When Paul Konerko visited Camelback Ranch on Wednesday, the former White Sox captain declared the rebuilding club to have "a different vibe" than in years past.
Konerko, who remains busy in retirement keeping up with the schedules of his three children, said he thinks the Sox have a "pretty good nucleus" to begin their rebuild, a process he will watch with interest.
"It’s probably the smart path," Konerko said. "Once it gets really good, it’s probably going to be really good for a while. I’m excited to see how it’s going to play out this year.
"In my whole time being here, other than maybe my first year, they haven’t done this. It’s pretty interesting."
When the Sox first acquired Konerko from the Reds before the 1999 season, the then-23-year-old joined a young group of players that included Magglio Ordonez and Carlos Lee, ages 25 and 23 at the time, among other youngsters. Konerko remembered it as a fun season that was "like a college team in a lot of ways," he said.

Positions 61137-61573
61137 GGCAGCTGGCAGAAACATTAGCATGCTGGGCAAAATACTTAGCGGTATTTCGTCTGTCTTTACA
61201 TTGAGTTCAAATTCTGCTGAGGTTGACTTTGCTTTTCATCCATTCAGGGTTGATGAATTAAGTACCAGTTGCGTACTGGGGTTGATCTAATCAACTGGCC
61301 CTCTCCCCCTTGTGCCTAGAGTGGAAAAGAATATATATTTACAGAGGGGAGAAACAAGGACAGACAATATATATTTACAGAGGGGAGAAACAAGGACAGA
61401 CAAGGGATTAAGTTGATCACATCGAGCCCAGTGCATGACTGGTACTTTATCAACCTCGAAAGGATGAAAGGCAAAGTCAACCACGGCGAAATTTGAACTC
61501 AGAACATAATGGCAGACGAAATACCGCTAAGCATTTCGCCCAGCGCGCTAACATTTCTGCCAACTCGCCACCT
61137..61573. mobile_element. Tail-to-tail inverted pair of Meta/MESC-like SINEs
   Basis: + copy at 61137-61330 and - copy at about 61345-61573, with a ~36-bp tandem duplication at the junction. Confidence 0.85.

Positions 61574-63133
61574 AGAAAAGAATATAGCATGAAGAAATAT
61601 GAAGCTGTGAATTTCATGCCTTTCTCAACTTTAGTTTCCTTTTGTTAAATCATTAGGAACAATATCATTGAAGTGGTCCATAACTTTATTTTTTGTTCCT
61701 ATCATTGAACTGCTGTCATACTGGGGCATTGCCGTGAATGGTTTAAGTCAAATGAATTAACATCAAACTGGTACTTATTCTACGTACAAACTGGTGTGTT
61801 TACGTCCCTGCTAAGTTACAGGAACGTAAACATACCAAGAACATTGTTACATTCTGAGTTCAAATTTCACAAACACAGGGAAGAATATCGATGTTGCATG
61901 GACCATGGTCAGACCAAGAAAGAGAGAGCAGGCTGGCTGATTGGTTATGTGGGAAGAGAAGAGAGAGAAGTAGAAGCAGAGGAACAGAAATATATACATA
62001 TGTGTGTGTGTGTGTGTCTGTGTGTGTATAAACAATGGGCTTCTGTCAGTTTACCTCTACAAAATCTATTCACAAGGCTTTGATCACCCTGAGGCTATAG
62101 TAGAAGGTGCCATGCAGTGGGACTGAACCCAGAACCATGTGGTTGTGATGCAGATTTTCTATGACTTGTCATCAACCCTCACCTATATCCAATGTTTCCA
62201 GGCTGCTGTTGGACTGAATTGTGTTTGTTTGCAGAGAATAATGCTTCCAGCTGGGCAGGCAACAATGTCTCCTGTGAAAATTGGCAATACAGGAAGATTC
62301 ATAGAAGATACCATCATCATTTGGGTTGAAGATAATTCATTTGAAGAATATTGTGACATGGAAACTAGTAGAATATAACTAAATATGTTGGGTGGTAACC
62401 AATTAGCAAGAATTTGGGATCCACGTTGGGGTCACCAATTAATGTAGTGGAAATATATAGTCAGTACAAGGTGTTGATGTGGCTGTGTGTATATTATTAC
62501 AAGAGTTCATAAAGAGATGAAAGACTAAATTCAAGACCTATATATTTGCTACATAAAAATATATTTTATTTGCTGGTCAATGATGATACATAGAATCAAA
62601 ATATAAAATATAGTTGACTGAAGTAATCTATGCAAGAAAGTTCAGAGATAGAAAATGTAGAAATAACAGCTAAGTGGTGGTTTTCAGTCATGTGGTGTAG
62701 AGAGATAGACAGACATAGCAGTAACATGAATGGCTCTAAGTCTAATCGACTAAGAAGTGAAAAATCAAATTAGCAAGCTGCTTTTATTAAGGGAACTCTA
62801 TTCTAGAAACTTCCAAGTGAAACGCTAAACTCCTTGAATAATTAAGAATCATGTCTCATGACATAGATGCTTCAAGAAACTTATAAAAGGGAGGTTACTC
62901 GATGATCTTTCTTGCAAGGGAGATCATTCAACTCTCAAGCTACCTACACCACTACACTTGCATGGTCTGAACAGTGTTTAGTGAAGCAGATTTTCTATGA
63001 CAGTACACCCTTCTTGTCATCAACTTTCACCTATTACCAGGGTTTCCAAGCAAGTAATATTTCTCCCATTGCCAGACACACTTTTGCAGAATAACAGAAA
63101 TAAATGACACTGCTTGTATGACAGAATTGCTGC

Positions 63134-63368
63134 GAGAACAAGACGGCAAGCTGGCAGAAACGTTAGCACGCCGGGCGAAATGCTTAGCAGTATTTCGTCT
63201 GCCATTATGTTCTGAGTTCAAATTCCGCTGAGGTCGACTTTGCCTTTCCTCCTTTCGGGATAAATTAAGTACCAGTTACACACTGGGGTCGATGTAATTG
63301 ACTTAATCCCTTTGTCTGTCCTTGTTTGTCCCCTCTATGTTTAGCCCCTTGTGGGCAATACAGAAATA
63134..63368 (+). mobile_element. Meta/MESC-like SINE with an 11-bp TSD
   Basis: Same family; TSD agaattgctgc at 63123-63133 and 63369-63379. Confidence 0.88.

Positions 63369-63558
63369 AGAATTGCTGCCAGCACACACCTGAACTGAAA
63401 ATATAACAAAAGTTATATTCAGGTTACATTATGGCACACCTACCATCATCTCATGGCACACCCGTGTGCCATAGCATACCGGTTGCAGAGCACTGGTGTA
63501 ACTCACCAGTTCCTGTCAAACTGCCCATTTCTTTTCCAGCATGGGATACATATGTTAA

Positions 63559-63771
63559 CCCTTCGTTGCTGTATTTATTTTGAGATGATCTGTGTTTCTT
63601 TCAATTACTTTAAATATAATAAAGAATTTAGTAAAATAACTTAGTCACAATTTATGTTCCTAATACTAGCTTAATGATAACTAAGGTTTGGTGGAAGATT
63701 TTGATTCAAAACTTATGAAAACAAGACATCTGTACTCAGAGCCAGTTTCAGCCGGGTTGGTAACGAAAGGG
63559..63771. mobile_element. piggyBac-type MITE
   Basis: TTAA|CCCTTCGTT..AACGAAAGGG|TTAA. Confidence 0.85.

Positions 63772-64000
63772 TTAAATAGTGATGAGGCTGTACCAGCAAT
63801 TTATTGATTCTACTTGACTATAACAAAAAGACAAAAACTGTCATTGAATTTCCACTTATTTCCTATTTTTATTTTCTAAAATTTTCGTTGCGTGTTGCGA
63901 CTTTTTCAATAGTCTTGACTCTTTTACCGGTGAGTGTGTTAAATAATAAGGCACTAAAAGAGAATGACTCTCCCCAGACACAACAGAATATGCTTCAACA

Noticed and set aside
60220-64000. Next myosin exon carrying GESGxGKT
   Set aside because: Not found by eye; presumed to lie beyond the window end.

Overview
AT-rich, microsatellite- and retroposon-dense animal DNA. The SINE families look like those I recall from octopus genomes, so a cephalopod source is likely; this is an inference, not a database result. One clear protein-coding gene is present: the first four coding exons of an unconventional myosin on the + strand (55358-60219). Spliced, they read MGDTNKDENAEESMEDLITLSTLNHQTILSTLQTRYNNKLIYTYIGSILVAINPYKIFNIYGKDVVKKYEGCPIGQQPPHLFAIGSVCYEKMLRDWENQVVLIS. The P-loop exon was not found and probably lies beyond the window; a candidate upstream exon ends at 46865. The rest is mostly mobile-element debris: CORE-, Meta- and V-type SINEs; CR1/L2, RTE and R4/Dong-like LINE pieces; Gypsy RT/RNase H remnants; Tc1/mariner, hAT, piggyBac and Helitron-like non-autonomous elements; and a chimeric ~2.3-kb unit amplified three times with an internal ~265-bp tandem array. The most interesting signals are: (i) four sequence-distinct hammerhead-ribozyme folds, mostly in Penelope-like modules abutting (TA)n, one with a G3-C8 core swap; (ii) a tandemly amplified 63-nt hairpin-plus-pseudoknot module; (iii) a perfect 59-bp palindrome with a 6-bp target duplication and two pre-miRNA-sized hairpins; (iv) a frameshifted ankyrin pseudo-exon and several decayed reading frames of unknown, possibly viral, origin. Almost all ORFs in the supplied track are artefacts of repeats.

Photos of the former White Sox first baseman, who retired following the 2014 season.
"You feel comfortable because everywhere you look, you see somebody like yourself, a lot of people in the same mode," Konerko said. "We had guys that would go out together and have dinner together. … The trick is going to be as they keep getting better and better, there will be things pulling away at keeping that together.
"More money guys are making. Guys get married, have kids, all that kind of stuff, and they start to spread out. Hopefully the idea is to build that core and those guys show up each day for each other because it has been built that way. The wins are just the byproduct."
The Sox haven’t had a captain since Konerko retired following the 2014 season, and they are heavier on young talent than veteran leaders this year. But Konerko believes the leaders will emerge down the line.
"There are guys on this team I’m sure that are probably in the makings of being great leaders," Konerko said. "You can’t fast-forward time. Some of the stuff takes time and development and age."